(4/4 Nick Anderson plays the speed option pitch perfectly, Patrick Jenkins finishes the deal)— #WARDAWGZ appreciator (@MrCatsPatrick) September 18, 2022
Inside linebacker Nick Anderson was the hero on two of these Kansas State fourth down failures, most notably blowing up a speed option on the Wildcats’ final fourth down attempt of the contest. While the play unfolded, he committed long enough to Vaughn to prevent Martinez from pitching it to the star running back and then wrapped up the quarterback in the backfield to welcome Tulane’s offense back to the field.
All four stops transpired in plus territory for Kansas State, and because of the relentless defensive execution, the Wildcats only managed 10 points in their home stadium.
Pratt’s improved mobility bolsters offense
Quarterback Michael Pratt burst onto the scene as a true freshman in 2020, guiding Tulane to a 4-2 finish while accounting for more touchdowns than any other first-year player in the country. But the Boca Raton native primarily made a name for himself with his pocket passing abilities, accounting for 20 touchdowns through the air in each of his first two seasons as a starter.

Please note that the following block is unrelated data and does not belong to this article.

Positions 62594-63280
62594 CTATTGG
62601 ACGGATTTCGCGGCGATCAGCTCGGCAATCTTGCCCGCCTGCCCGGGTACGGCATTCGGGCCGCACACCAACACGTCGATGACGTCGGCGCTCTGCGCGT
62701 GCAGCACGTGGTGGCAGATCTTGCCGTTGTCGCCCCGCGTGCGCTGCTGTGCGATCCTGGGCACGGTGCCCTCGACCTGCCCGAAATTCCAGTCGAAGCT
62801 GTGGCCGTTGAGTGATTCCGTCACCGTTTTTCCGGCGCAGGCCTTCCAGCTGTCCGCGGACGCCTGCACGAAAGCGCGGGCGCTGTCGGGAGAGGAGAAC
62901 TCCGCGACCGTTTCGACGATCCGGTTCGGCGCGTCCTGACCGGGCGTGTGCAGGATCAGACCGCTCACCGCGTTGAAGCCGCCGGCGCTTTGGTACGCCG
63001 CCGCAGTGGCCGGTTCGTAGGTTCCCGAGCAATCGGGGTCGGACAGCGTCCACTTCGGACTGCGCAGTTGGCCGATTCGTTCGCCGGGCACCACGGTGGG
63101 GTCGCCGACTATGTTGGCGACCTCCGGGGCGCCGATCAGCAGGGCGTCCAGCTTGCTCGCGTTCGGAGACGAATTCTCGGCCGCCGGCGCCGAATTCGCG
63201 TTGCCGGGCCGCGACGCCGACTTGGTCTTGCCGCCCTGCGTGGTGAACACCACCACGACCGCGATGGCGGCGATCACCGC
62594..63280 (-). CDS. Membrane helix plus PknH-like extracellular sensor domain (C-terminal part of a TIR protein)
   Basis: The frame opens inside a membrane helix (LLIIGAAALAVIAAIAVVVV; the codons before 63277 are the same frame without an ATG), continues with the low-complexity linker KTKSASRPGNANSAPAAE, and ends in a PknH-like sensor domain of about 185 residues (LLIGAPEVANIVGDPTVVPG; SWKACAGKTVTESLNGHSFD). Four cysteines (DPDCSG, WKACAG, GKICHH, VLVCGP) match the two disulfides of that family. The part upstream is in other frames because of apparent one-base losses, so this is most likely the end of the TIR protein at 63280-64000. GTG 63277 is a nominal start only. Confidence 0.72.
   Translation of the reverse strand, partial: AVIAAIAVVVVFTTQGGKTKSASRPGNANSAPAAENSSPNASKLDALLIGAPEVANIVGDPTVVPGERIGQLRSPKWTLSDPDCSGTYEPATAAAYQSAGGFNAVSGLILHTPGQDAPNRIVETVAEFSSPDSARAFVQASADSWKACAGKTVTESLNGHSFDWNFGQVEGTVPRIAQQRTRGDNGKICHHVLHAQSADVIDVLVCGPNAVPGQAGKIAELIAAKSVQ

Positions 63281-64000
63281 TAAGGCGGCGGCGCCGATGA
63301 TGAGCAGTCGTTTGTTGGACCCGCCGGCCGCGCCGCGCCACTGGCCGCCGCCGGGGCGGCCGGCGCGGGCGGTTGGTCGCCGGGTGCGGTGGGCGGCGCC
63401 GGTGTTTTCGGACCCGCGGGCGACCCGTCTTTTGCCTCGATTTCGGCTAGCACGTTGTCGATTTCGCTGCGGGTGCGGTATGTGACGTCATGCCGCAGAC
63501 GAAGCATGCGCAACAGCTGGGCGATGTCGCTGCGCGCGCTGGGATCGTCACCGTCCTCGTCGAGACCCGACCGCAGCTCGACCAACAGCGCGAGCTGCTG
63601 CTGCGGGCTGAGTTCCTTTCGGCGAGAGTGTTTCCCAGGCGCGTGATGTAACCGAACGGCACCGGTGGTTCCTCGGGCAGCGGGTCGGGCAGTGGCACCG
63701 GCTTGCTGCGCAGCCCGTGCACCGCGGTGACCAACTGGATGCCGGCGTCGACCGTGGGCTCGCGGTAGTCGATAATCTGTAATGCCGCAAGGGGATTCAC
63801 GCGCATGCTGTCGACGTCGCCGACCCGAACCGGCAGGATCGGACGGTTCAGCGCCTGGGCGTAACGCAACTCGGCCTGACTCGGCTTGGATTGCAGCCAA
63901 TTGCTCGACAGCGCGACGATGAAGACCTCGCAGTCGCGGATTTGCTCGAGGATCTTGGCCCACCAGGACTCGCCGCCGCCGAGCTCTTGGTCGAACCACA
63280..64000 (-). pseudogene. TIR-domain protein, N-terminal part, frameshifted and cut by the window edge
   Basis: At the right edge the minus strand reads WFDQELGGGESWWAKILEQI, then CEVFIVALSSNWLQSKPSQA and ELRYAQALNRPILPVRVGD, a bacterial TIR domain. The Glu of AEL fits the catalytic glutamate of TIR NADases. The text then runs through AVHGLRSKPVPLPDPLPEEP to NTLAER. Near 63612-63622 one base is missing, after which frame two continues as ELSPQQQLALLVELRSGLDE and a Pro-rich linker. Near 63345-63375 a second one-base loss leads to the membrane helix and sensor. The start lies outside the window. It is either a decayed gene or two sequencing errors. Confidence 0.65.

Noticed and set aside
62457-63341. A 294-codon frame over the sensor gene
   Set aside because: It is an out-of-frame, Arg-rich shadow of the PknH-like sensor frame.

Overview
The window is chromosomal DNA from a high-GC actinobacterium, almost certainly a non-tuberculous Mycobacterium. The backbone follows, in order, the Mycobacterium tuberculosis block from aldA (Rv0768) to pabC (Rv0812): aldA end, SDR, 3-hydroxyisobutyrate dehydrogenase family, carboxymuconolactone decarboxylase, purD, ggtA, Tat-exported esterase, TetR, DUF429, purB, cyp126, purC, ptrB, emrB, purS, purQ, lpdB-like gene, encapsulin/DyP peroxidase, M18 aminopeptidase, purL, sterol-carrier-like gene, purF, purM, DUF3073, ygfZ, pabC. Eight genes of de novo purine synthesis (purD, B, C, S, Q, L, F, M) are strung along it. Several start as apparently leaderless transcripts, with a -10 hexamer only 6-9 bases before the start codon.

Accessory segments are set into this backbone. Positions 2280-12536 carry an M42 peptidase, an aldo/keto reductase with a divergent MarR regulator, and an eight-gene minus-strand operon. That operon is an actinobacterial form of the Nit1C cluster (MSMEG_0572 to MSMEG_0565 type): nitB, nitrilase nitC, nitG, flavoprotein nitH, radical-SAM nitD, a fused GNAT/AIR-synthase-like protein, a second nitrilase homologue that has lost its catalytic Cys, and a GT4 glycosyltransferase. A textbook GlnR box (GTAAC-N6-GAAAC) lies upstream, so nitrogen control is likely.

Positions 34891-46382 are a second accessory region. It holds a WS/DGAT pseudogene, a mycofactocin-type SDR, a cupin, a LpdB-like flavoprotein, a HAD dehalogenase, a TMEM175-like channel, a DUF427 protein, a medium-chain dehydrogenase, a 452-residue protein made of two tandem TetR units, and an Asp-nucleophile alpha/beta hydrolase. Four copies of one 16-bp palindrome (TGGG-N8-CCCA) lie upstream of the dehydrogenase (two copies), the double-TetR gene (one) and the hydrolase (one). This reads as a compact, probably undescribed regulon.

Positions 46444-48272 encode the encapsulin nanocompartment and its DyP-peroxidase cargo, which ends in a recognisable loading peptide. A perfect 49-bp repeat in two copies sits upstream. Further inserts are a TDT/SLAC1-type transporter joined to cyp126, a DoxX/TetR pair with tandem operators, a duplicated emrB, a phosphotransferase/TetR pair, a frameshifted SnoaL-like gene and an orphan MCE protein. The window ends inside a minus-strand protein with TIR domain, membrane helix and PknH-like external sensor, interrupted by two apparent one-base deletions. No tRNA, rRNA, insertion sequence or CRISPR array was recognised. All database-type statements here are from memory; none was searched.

The passing attack didn’t work for Tulane on Saturday, however, so Pratt reinvented his game to a level previously unforeseen. The quarterback registered a team-best and career-high 87 yards on the ground, exhibiting his mobility on a series of effective runs. Tulane only strung together three scoring drives all afternoon. The first one was sparked by a 13-yard run from the quarterback, the second featured a 24-yard scamper, and Pratt broke free for runs of 11 and 21 yards on the Green Wave’s go-ahead touchdown sequence in the late fourth quarter.
Not much worked offensively for Tulane, which finished 1-of-12 on third downs. But the awareness of Pratt to take off and pick up the yards the defense allowed kept the sticks moving when the Green Wave were in desperate need of production. Through three contests in 2022, Pratt is 13 yards shy of his 2021 total and he averages an impressive 6.3 yards per carry — after collecting just 1.7 yards per attempt as a rusher across 2020 and 2021. With this dimension of mobility added to the Green Wave’s offense, Fritz and Co. have an additional option to rely on when the offense is in a funk.